For each patient implanted it is needed for a book of pacemaker bearer, which will specific the name of the cardiologist who performed the procedure, type of apparatus used, the date the procedure was performed, and the indication for pacemaker implantation was performed. This book becomes a kind of “medical ID” of the patient, which then will present at each examination.
Cardiac pacemaker bearers have contraindication in performing the radiological investigations called nuclear magnetic resonance (MRI). However, this is not an absolute contraindication, and like any other medical procedure, should be considered risk-benefit ratio. Since 2011 there are implantable pacing devices that enable safely this investigation – MRI safe pacemakers.
Permanent complications of pacing may be related to:
1. Time of implant and postoperative course:
Pneumothorax: by lung damage and accumulation of air in the pleural space. Depending on the severity may require only simple medical supervision, or by needle aspiration, the placement of a chest drainage tube.
Hematoma: accumulation of blood at the subcutaneous pocket level requires medical supervision and sometimes drainage.
the exteriorization of the pacemaker out-of-pocket the subcutaneous by loosening the suture thread it is a rare complication, requires a change of the pacemaker batteries and systemic administration of antibiotics.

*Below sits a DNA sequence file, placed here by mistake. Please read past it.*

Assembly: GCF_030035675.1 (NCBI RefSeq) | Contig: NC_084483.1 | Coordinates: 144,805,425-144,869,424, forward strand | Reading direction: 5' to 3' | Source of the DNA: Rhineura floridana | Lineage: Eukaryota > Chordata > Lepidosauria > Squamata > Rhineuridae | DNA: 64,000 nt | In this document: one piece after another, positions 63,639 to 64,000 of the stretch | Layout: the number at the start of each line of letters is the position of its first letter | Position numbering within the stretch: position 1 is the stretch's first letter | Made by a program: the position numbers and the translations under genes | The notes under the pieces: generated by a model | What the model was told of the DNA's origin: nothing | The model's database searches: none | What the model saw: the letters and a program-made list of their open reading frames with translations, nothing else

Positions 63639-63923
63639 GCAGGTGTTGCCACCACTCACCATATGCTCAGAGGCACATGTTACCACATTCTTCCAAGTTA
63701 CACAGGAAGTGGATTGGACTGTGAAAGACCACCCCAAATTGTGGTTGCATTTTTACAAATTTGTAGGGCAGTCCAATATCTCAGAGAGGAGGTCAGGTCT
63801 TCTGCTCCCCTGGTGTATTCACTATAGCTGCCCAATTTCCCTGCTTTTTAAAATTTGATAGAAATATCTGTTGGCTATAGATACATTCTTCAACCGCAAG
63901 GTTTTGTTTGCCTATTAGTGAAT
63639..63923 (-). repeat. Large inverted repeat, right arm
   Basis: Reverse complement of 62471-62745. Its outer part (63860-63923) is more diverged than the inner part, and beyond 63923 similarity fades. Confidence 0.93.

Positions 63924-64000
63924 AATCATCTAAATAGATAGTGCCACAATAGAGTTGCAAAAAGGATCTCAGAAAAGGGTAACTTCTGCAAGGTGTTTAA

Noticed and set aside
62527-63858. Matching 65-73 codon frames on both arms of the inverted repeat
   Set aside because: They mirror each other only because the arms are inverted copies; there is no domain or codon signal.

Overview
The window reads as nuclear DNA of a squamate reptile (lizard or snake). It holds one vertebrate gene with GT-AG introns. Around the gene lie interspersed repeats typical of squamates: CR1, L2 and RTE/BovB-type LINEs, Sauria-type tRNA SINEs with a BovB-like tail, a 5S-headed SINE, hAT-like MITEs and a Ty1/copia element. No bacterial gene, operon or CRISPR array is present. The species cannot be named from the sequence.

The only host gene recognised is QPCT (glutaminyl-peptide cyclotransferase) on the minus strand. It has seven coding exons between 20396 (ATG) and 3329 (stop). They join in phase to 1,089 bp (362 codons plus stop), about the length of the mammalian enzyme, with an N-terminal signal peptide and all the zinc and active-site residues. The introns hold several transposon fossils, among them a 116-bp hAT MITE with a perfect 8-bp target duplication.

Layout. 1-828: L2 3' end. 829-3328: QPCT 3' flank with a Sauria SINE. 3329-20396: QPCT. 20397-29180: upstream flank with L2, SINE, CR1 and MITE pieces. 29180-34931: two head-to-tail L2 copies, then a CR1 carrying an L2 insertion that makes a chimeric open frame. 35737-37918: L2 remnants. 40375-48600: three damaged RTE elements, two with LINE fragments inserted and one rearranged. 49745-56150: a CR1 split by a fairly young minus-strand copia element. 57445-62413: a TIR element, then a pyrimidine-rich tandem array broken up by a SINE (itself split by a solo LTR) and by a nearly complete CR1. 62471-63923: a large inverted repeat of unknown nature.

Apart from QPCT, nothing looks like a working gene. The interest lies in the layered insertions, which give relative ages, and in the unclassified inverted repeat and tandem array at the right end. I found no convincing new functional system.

Venous thrombosis associated with the implant: it shows as a unilateral swelling of the arm and requires an arm elevation and anticoagulant therapy.
Deploying probes: usually occurs in the second day post implant, and can be diagnosed on chest radiography; represents a risk of malignant arrhythmias.
Postoperative infection at the subcutaneous pocket level, endocarditis (incidence of these infections has decreased much by using pre-and postoperative antibiotic therapy).
2. Pacemaker malfunctions:
sensing deficiency: lack of sensing spontaneous cardiac activity;
pacing deficiency: lack of atrial or ventricular response;
erratic pacing: irregular or faster than normal;
The pacemaker syndrome: usually occurs in patients with single-chamber cardiac pacemaker implant at the right ventricle level, or in patients with bicameral stimulation where the parameters are not properly set for stimulation. Is due for appearance in a desynchronization between the ventricular fibrillation and contraction. Syndrome may be asymptomatic or the patient may present symptoms such as: pulsation in the neck, dizziness, syncope, tachycardia, hypotension, peripheral edema. There is no medical treatment, but by correcting the atrioventricular synchrony syndrome (the unicameral stimulate is getting an upgraded to a bicameral pacemaker, or are modified stimulation parameters, detection).
Twiddle’s syndrome: is due to excessive manipulation by the patient, pacemaker at the subcutaneous pocket level that resulted in displacement well stimulation, well fracture, and stimulus erroneous. He has a rare incidence.
Important to remember, patients’ cardiac pacemaker bearers have no contraindication regarding cardio-pulmonary resuscitation or cardiac defibrillation.